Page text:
WIPO Arbitration and Mediation Center
ADMINISTRATIVE PANEL DECISION
Granarolo S.p.A. v. Christian Pradal, Vip Yacht
Case No. DCO2019-0037
1. The Parties
The Complainant is Granarolo S.p.A., Italy, represented by Perani Pozzi Associati, Italy.
The Respondent is Christian Pradal, Vip Yacht, Spain.
2. The Domain Name and Registrar
The disputed domain name <granarologroup.co> is registered with 1&1 IONOS SE (the “Registrar”).
3. Procedural History
The Complaint was filed with the WIPO Arbitration and Mediation Center (the “Center”) on September 17, 2019. On September 17, 2019, the Center transmitted by email to the Registrar a request for registrar verification in connection with the disputed domain name. On September 23, 2019, the Registrar transmitted by email to the Center its verification response disclosing registrant and contact information for the disputed domain name which differed from the named Respondent and contact information in the Complaint. The Center sent an email communication to the Complainant on September 27, 2019 providing the registrant and contact information disclosed by the Registrar and inviting the Complainant to submit an amendment to the Complaint. The Complainant filed an amendment to the Complaint on September 30, 2019.
The Center sent an email communication to the parties on September 27, 2019 regarding the language of the proceeding, as the Complaint has been submitted in English and the language of the registration agreement for the disputed domain name is Spanish. The Complainant submitted a request for English to be the language of the proceeding on September 30, 2019. The Respondent did not submit any communication regarding the language of the proceeding.
The Center verified that the Complaint together with the amendment to the Complaint satisfied the formal requirements of the Uniform Domain Name Dispute Resolution Policy (the “Policy” or “UDRP”), the Rules for Uniform Domain Name Dispute Resolution Policy (the “Rules”), and the WIPO Supplemental Rules for Uniform Domain Name Dispute Resolution Policy (the “Supplemental Rules”).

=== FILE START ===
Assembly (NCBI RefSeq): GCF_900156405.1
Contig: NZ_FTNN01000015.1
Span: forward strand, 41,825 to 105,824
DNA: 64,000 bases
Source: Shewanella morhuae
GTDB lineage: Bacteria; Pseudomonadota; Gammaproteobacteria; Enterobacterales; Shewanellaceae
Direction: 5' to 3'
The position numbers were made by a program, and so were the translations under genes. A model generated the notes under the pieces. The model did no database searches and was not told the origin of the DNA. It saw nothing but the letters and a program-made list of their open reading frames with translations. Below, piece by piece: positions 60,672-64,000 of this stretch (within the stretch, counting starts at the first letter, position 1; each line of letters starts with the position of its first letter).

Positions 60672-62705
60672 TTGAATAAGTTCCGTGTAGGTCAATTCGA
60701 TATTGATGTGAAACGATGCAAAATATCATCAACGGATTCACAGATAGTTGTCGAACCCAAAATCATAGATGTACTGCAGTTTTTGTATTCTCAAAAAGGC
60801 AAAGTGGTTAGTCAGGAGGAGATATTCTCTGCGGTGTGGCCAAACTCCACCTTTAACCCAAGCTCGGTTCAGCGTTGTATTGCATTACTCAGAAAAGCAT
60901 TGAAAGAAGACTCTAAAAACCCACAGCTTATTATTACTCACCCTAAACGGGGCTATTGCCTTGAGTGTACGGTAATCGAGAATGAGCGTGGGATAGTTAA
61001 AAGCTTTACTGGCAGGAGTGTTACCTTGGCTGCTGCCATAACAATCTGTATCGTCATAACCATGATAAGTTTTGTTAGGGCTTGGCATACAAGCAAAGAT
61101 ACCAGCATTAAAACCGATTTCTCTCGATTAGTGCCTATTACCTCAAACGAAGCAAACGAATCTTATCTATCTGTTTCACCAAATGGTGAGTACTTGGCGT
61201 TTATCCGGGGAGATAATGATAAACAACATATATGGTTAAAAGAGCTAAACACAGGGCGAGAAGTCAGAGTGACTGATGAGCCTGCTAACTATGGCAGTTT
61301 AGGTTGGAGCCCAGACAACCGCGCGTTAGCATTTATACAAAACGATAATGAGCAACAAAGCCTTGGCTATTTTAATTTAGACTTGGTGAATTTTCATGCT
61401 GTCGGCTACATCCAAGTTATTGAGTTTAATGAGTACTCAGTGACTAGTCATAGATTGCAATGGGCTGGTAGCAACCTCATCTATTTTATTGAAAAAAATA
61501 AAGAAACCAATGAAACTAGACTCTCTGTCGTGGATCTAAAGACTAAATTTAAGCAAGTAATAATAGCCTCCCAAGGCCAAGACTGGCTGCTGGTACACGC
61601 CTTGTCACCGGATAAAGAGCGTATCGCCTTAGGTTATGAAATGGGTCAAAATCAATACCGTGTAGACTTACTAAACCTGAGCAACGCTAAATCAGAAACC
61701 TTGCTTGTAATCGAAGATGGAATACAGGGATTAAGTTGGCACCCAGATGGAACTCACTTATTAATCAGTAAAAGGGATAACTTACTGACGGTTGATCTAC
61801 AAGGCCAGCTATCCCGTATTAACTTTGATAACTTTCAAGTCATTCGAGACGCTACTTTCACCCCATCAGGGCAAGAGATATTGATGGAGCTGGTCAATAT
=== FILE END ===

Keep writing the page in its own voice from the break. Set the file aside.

In accordance with the Rules, paragraphs 2 and 4, the Center formally notified the Respondent of the Complaint, and the proceedings commenced on October 4, 2019. In accordance with the Rules, paragraph 5, the due date for Response was October 24, 2019. The Respondent did not submit any response. Accordingly, the Center notified the Respondent’s default on October 30, 2019.
The Center appointed Rodrigo Velasco Santelices as the sole panelist in this matter on November 8, 2019. The Panel finds that it was properly constituted. The Panel has submitted the Statement of Acceptance and Declaration of Impartiality and Independence, as required by the Center to ensure compliance with the Rules, paragraph 7.
4. Factual Background
The Complainant states that represents the most important Italian milk production chain, being a well known food company established in 1957 and based in Bologna which operates in the fresh milk and dairy-cheese sector (milk, yoghurt, desserts, ice cream, fresh cream and long-life cream, fresh and aged cheeses, and milk-based baby food), and also in relation with dry pasta, deli meats and vegetable foods.
In 1957, the Bologna Consortium of Milk Producers is created (CBPL), soon known as “Granarolo”. The Bologna Consortium of Milk Producers is one of the first experiences of producers not only engaged in collection, but also in processing and commercialization of milk. Lately, Granarolo and cooperative Felsinea Latte join to launch a bigger reality: the CERPL (Consorzio Emiliano - Romagnolo Produttori Latte), the first unitary consortium set up in Italy. Growth in the 70s is consolidated in the next decade by a series of acquisitions throughout Italy: in Modena (Dilat), Foggia (Daunia Nature), Anzio (Sogecla), Novara (Milk Verbano) and in Versilia (Centrale del Latte in Camaiore). The Consortium, which is given the name Granlatte, creates a limited company (Granarolo S.p.A.) to which it transfers all its industrial and commercial assets retaining full control. In these years, moreover, the shareholders assembly of Granarolo S.p.A. approves an increase in corporate capital which allows it to enter the public merchant bank Itainvest S.p.A. (which then becomes Development Italy and subsequently Invitalia).
In 2013 Granarolo announces acquisition of the French group CIPF Codipal, head of the holding Compagnie du Forum SAS, an established French producer and distributor of mature and cured cheeses through the three brands Casa Azzurra, Les Fromagers de Ste Colombe and Les Fromagers de St. Omer. The acquisition of CIPF Codipal is very important as part of the Granarolo strategy aimed at internationalizing the company and exporting its Italian products, already highly appreciated across the border. This operation launched Granarolo International, the company that is to become a benchmark for all international activity by the group. In December, Granarolo UK is created, a company controlled by Granarolo International for the export of cheeses to the United Kingdom and Ireland. The same year also sees signing of the partnership with Amalattea S.p.A., one of the major Italian operators in the production and marketing of goat's milk and dairy products.